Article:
Grass roots philanthropy – where’s the corporate connection?

Socially-minded grass roots organizations like media darling and virtual networks such as NED are changing the development and aid industry. Is your company thinking about extending its CSR activities to include these upstarts? We are. I’ll tell you more about that, but first allow me defend my assertion that a sea-change (that link is only for those who lean towards the literary) is occuring in the development and aid industry.

If you’re in CSR or otherwise work alongside development agencies and NGOs, you probably aware of books like Despite Good Intentions and the polarizing The Lords of Poverty: The Power, Prestige, and Corruption of the International Aid Business. And you know there’s controversy as to the effectiveness of Development Agencies and NGOs in their efforts to help the world’s poor. I’m not going to go on about the industry’s shortcomings, mainly because these two books do a better job than I ever could – even though they are somewhat dated – and also because I don’t want to get in trouble. To be balanced, I’ll add that the development industry has done a lot of good in the world and it would be a gross overgeneralization to say that the whole industry is rotten. There: fair and balanced. 🙂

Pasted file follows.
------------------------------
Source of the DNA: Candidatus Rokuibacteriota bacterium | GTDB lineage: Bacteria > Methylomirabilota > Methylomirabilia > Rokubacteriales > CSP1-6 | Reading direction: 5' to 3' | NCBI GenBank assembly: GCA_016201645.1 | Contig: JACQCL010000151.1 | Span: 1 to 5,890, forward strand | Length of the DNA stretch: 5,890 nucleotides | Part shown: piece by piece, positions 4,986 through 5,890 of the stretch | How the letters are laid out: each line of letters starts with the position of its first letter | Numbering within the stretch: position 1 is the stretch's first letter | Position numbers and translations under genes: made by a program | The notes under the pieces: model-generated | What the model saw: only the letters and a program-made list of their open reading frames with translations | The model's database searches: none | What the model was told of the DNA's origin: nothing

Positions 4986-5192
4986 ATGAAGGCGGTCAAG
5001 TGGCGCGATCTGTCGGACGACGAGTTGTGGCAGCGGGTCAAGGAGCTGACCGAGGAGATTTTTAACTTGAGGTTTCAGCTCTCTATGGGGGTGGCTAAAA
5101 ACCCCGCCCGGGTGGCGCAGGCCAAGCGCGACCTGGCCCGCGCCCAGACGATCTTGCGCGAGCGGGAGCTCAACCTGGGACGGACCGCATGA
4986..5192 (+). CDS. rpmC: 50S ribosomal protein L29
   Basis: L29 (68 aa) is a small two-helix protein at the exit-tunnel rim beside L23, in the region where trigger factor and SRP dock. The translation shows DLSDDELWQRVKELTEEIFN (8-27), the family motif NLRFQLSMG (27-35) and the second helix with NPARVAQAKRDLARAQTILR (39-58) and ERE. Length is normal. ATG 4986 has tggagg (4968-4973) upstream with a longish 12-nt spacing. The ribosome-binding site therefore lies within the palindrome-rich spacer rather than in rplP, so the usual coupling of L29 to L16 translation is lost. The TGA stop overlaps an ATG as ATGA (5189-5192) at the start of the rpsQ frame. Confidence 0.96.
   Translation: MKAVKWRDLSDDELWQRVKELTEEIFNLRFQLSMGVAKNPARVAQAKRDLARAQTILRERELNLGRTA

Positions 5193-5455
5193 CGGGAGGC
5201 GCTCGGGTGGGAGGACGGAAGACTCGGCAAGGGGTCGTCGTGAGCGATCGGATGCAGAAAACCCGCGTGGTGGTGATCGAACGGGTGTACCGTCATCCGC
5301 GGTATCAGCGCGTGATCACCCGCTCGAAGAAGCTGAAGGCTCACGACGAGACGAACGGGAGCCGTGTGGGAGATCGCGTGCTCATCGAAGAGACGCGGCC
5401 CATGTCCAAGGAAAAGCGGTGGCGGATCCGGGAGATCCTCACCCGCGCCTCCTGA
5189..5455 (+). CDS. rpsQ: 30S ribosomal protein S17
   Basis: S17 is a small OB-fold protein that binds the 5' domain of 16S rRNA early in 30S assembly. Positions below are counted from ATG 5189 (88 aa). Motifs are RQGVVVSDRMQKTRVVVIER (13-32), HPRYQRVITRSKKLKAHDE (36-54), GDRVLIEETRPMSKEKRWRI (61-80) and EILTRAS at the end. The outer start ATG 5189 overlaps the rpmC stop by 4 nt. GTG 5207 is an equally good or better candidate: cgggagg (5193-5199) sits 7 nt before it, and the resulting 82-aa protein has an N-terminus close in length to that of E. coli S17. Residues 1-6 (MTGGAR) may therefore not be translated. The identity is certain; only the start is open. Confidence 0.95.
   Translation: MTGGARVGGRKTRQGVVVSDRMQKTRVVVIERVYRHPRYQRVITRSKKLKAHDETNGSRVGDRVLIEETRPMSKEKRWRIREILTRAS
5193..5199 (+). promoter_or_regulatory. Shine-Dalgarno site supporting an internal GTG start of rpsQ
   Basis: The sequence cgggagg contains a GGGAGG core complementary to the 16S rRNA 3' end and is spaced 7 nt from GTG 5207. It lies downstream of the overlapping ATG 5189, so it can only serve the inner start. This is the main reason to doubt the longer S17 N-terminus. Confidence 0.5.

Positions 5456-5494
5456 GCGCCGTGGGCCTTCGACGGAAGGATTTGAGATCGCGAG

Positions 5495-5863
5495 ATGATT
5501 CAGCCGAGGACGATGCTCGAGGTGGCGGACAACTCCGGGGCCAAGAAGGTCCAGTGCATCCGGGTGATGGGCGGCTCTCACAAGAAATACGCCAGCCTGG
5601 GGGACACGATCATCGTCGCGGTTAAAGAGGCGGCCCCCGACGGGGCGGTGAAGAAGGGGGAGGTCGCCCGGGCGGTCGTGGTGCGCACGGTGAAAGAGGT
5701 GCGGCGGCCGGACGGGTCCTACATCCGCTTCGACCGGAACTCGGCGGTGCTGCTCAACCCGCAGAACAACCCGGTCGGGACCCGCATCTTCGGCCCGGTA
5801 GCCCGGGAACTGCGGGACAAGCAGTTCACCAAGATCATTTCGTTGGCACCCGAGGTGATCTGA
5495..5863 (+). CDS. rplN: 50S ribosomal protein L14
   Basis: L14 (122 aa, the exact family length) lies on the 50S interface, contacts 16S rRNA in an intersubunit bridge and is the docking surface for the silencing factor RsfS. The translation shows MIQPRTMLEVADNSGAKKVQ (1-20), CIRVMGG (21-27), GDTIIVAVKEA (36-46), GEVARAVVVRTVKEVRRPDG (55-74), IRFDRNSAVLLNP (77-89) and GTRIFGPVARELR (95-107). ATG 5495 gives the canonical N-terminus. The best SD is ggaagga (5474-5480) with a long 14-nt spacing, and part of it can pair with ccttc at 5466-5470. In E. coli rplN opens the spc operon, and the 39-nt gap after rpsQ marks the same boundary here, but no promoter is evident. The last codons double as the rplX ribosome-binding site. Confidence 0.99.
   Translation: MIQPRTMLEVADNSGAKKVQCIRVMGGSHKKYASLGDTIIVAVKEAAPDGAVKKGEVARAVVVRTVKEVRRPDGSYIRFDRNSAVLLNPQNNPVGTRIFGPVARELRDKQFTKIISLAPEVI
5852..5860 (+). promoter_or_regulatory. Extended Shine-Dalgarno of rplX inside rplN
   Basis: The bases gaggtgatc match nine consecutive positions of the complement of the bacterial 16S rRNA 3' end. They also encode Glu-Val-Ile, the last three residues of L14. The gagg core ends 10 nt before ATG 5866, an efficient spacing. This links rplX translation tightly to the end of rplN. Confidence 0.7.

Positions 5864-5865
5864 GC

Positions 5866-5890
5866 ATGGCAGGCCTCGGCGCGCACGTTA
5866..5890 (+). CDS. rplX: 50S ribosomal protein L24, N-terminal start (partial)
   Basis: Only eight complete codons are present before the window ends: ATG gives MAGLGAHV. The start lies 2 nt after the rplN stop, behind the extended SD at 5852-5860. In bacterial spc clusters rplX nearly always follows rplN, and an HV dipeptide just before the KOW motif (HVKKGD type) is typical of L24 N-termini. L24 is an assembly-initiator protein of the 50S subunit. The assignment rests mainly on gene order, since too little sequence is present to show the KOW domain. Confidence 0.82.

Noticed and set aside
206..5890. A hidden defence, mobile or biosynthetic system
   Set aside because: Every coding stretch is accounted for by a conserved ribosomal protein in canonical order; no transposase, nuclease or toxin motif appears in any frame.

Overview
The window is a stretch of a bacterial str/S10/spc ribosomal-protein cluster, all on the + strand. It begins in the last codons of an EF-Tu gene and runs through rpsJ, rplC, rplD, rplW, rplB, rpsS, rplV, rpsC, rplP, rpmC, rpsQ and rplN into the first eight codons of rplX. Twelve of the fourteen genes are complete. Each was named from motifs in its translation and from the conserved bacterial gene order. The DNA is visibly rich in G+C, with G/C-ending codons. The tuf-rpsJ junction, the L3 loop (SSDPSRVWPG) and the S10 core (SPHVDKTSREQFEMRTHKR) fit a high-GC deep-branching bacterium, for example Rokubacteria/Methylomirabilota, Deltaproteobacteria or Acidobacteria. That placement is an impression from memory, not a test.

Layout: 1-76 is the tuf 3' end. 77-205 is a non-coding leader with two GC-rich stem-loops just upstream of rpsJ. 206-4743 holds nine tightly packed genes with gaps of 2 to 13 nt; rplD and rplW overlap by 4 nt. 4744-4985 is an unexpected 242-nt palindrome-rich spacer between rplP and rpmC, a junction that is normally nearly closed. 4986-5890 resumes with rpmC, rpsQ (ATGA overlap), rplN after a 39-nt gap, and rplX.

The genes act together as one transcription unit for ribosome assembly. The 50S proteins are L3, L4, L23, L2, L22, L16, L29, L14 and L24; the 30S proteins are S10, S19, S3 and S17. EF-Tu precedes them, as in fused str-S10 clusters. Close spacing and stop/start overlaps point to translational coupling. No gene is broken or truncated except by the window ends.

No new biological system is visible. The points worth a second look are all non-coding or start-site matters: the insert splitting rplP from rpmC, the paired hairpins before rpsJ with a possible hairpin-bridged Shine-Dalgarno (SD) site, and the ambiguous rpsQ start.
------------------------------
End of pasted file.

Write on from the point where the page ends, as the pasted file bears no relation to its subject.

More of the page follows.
But when you consider the upstarts and the results they’re producing, it’s plausible that in the not-too-distant future “development” and “aid” will be more directly dispensed by “we the people” instead of being bureaucratically administered on our behalf by international, bilateral and large aid agencies.

I may be wrong. Perhaps there’s room for everyone at the table. Afterall, the problems these agencies are working are big. But with the growing effectiveness of these new entrants, I think the game’s been changed.